Mapping 95% of the world’s online population and drawing on 12 years of data, the Digital Evolution scorecard measures 160 indicators in 90 economies across four key pillars: institutional environment, demand conditions, supply conditions, and the capacity for innovation and change. These segment into four categories:

  • “Stand Out” economies in Asia Pacific are Singapore, Hong Kong SAR, South Korea, Chinese Taipei, and Malaysia. They’re in this category alongside the United States, Germany, Israel, and others because they’re both highly digitally advanced and exhibit high momentum. They are leaders in driving innovation, building on their existing advantages in efficient and effective ways.
  • “Stall Out” economies in Asia Pacific are Australia, New Zealand and Japan. These are noted as mature digital economies with a high state of digital adoption despite slowing digital momentum. They tend to trade off speed for sustainability and are typically invested in expanding digital inclusion and building robust institutions.
  • “Break Out” economies in Asia Pacific include mainland China, India, Vietnam, Indonesia, and Thailand. These are evolving rapidly with momentum and significant headroom for growth that is highly attractive to investors.
  • “Watch Out” economies – such as the Philippines – have a number of infrastructure gaps. Despite this, young people are showing enthusiasm for a digital future with increased use of social media and mobile payments.

Mastercard’s Digital Intelligence Index reveals digital trust and resilience in APAC economies

Digital trust

The Digital Trust scorecard, on the other hand, measures 198 indicators in 42 of the index’s economies across four key pillars: behaviour, attitudes, environment, and experience.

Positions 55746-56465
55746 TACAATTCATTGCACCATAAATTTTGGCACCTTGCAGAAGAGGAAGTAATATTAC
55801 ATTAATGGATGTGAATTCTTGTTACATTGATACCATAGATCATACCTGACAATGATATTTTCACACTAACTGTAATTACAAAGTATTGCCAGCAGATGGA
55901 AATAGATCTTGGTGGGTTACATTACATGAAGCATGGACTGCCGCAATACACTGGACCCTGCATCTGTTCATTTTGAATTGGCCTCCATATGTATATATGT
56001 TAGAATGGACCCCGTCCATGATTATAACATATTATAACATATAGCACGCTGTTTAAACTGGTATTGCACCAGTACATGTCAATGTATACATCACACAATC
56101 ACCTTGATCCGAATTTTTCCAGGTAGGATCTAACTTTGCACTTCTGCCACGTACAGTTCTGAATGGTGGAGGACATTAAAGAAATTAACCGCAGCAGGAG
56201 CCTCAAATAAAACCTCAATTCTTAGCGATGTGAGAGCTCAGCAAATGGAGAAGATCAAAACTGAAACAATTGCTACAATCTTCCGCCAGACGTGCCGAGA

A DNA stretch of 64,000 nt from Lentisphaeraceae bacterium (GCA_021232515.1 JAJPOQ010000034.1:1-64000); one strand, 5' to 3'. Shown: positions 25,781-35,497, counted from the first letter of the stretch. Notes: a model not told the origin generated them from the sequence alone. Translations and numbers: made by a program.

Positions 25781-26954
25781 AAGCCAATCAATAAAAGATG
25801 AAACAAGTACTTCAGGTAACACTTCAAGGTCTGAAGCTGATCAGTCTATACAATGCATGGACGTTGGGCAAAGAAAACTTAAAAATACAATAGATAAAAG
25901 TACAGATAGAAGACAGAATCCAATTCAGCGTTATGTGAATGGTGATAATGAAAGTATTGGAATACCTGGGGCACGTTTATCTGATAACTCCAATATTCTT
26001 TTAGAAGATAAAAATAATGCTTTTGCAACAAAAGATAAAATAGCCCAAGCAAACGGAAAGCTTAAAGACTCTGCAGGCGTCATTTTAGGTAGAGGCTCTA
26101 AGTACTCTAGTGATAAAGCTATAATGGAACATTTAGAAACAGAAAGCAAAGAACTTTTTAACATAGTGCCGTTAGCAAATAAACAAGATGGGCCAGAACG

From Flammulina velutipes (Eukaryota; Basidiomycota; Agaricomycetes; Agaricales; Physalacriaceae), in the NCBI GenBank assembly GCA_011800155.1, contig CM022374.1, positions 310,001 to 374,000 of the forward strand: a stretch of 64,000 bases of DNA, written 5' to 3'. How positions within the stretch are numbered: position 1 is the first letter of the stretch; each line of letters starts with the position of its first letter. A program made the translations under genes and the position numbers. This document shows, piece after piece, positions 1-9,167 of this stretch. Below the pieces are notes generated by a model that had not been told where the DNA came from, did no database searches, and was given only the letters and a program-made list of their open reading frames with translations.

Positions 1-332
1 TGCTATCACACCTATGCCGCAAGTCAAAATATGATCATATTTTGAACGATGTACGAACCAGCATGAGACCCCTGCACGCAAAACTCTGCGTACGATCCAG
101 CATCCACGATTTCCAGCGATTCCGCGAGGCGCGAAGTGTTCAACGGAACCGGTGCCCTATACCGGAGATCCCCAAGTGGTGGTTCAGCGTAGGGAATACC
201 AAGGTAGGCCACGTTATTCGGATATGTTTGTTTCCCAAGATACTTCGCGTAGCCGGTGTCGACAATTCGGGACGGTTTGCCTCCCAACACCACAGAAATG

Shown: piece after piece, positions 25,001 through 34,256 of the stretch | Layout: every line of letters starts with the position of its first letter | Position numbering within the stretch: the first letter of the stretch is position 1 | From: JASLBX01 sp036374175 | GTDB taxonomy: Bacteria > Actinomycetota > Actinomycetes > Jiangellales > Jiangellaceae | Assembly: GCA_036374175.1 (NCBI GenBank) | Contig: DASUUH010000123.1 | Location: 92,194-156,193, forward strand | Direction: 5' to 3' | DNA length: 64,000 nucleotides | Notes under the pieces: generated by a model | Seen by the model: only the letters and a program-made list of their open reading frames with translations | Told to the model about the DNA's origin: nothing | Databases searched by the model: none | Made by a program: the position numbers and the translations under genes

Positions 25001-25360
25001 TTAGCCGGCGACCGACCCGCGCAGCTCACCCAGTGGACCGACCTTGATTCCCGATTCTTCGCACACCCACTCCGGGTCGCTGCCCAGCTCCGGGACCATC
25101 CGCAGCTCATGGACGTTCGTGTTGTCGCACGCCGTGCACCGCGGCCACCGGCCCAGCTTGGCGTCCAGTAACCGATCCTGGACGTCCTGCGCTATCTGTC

• Economies such as Singapore, Hong Kong SAR, Chinese Taipei and South Korea provide citizens with a near seamless experience, delivering the holy grail of advanced infrastructure, broad access and unparalleled interaction. This experience is also matched by high levels of engagement, offering these economies a clear advantage in a ‘beyond access’ future.
  • Economies such as mainland China, Indonesia and Vietnam have increasingly favorable attitudes about their digital future, buoyed by rapidly expanding digital adoption and opportunity. 
  • Overall, digitally advanced economies with higher levels of socio-economic equity expressed more positive attitudes towards digital technologies, while fast-moving Break Outs are more optimistic than their Watch Out peers.

“Covid-19 has advanced digitalisation across Asia Pacific by at least five years in as many months, only serving to further accelerate the development of the digital ecosystems across the region. With rising levels of consumer trust and engagement and growing digitisation in the small business segment, all deeply supported by proactive enabling actions from governments, the opportunities ahead for the region’s digital economy are immense,” comments Matthew Driver, Executive Vice President, Services, Asia Pacific, Mastercard.

“With Asia Pacific poised to recover quickly from the pandemic, the strong performance in the two components of Digital Evolution and Trust will only serve to further support Asia’s leadership in digital.”

Mastercard’s Digital Intelligence Index reveals digital trust and resilience in APAC economies